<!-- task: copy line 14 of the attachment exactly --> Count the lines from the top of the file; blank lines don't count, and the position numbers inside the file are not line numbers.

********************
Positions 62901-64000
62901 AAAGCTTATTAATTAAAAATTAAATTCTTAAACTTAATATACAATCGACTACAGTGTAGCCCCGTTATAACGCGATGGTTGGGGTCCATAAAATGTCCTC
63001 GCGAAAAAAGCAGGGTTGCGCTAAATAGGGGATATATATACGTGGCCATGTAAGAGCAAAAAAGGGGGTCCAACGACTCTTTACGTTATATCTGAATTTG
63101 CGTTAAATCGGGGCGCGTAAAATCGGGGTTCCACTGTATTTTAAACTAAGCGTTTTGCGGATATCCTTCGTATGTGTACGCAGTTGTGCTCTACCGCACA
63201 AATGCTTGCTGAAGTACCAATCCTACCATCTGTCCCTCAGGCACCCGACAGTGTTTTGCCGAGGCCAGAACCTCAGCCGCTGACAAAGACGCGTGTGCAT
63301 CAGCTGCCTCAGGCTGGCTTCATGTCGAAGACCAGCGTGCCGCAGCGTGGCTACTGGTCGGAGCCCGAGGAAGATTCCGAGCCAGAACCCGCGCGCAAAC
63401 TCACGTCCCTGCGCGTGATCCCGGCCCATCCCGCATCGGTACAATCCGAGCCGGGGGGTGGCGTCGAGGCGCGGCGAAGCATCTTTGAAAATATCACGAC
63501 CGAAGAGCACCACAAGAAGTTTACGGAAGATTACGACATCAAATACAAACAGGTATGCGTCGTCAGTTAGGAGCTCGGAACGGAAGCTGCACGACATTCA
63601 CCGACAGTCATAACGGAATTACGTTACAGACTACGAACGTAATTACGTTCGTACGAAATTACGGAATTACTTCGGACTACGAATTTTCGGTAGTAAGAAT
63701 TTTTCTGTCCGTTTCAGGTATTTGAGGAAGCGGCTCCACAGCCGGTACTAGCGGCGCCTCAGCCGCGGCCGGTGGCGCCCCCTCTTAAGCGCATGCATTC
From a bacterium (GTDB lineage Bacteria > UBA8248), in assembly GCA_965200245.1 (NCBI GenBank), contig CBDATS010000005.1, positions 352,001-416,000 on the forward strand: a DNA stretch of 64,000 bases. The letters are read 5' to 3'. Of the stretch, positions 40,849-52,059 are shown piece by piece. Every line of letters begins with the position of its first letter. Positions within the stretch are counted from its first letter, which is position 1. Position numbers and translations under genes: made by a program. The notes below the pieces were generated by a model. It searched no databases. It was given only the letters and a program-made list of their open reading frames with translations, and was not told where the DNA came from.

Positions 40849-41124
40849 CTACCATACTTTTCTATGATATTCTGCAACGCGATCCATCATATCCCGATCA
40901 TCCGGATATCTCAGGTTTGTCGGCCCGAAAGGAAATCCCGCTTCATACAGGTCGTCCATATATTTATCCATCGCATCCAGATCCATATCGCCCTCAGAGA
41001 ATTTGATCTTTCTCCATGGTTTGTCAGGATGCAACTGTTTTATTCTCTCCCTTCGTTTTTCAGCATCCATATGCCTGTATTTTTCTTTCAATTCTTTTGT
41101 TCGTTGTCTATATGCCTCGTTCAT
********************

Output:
40901 TCCGGATATCTCAGGTTTGTCGGCCCGAAAGGAAATCCCGCTTCATACAGGTCGTCCATATATTTATCCATCGCATCCAGATCCATATCGCCCTCAGAGA